“Kalpi ben, you sing so well. Tame chaar chaand lagai didha aa function ne (your singing has added charm to our function)”. Everyone was eulogising my neighbour, Kalpana ben.
Kalpi fui had put all her efforts to make my ‘God bharai’ ceremony a grand event.
The whole day, this quadragenarian was singing and dancing in the function. She seemed happier than anyone else. I felt happy for her as I had seen her unhappy a number of times.
Meanwhile, I overheard some ladies in the function mocking Kalpi fui, taking a jab on her infecuncy. One of them remarked “Kalpi, its more than 20 years to your marriage and no children of your own. How do you feel?”
Another woman added.” Poor thing, she tried a lot but some people have to face their previous birth’s karmas. Karma spares no one.”
Radha too didn’t want to spare the chance, “Look at her. Singing and dancing as if it’s her own baby shower.”
I was confounded by their statements. I had always thought that she had two children who were already married and well-settled. I clearly perceived that these ladies were trying to gaslight poor Kalpi fui with their vitriol comments.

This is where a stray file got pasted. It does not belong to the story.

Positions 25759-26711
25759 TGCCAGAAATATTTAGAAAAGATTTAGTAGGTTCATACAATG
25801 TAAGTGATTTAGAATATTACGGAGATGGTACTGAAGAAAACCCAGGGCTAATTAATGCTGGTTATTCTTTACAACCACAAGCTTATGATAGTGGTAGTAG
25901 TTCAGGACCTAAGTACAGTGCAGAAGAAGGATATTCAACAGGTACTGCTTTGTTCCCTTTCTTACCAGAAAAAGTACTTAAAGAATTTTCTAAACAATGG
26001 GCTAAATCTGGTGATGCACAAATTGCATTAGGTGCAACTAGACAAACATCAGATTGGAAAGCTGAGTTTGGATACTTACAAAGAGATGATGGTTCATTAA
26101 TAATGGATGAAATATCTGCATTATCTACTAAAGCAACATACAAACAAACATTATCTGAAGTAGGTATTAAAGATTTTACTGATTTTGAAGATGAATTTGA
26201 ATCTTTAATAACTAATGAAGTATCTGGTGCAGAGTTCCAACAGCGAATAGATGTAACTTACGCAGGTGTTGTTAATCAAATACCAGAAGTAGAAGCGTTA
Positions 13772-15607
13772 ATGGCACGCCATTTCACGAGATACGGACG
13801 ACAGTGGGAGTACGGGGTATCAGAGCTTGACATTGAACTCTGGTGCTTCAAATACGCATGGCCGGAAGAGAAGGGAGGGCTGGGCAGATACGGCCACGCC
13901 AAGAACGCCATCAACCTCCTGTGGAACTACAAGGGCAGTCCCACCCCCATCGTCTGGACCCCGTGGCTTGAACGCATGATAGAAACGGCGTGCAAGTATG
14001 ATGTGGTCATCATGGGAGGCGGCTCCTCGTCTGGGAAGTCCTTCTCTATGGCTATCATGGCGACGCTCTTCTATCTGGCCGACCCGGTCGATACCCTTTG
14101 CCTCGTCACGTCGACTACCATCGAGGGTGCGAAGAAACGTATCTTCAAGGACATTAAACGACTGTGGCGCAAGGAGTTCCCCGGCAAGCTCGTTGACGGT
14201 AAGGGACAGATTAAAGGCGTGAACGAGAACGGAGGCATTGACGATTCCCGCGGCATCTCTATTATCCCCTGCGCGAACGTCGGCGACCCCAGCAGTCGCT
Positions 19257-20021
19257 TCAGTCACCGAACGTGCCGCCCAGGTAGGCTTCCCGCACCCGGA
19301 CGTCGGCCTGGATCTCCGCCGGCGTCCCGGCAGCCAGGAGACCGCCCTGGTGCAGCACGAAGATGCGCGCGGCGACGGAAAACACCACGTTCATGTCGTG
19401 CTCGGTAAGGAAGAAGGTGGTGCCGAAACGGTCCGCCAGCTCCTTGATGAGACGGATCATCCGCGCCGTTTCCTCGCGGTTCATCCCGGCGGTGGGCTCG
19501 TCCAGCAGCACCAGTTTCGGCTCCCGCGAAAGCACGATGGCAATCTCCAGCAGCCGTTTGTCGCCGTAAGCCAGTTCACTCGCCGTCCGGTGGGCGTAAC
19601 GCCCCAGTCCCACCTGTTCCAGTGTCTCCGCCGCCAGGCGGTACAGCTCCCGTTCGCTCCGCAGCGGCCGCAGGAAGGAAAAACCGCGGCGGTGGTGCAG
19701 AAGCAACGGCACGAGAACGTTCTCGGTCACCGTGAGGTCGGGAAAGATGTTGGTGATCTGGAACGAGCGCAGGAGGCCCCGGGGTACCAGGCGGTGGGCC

What took me by surprise was that she didn’t bend out of shape even for a moment. Instead, she chose to broach. My mummy tried to stop her as she thought the memories of past would only shred her heart. But today, she was determined to vent out.
What she said left us all bemused. She literally shrieked out the name ‘VACHHINI.’ Her body shuddered as she spoke. Her eyes were moistened but she quickly wiped away her tears and veiled her pain. I went near her and hugged her tightly. She looked at me and smiled, “I am fine. Don’t be perturbed. You should be happy. It’s good for your child.”
As I moved away from her, I quickly typed a message. “Come back ASAP. I’ve found just the kind of character you need for your story. VACHHINI. Trust me, it’s a story that needs to be told.”
“Vachhini? What’s that? I am coming but it better be worth it.” Prisha, my bestie and a budding writer had been scratching her head for past many days, looking for an extra-ordinary story.